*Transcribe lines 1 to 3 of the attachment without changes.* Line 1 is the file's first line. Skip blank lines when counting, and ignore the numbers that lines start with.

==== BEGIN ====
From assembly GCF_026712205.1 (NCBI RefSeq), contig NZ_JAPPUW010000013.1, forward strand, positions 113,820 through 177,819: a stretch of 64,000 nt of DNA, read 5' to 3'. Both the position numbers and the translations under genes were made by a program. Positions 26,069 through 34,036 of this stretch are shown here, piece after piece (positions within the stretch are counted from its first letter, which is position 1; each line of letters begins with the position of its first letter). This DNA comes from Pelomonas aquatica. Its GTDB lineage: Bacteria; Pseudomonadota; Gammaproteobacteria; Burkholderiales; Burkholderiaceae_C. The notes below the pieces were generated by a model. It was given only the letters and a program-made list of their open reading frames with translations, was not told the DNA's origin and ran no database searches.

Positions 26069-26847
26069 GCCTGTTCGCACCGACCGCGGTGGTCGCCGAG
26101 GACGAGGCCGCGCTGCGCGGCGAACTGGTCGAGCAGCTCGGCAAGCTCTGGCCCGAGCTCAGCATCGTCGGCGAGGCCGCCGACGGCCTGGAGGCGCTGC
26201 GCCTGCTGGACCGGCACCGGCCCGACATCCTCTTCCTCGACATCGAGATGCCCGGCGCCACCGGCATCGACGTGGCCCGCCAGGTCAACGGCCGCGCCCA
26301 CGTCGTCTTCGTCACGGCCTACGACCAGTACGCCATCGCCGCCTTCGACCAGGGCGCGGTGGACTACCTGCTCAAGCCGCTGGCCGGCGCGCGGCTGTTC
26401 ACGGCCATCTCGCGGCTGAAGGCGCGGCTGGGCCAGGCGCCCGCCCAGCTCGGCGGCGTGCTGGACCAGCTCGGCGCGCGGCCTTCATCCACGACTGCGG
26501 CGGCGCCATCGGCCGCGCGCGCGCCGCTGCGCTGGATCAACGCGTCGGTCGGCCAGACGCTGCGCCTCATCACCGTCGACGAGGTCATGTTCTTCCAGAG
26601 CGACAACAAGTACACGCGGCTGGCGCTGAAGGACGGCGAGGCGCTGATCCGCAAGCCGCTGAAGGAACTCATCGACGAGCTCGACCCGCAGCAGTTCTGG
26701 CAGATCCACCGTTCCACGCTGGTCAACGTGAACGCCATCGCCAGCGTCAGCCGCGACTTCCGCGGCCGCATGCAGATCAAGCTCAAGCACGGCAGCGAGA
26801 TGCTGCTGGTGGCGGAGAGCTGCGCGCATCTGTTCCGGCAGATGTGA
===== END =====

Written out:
From assembly GCF_026712205.1 (NCBI RefSeq), contig NZ_JAPPUW010000013.1, forward strand, positions 113,820 through 177,819: a stretch of 64,000 nt of DNA, read 5' to 3'. Both the position numbers and the translations under genes were made by a program. Positions 26,069 through 34,036 of this stretch are shown here, piece after piece (positions within the stretch are counted from its first letter, which is position 1; each line of letters begins with the position of its first letter). This DNA comes from Pelomonas aquatica. Its GTDB lineage: Bacteria; Pseudomonadota; Gammaproteobacteria; Burkholderiales; Burkholderiaceae_C. The notes below the pieces were generated by a model. It was given only the letters and a program-made list of their open reading frames with translations, was not told the DNA's origin and ran no database searches.

Positions 26069-26847
26069 GCCTGTTCGCACCGACCGCGGTGGTCGCCGAG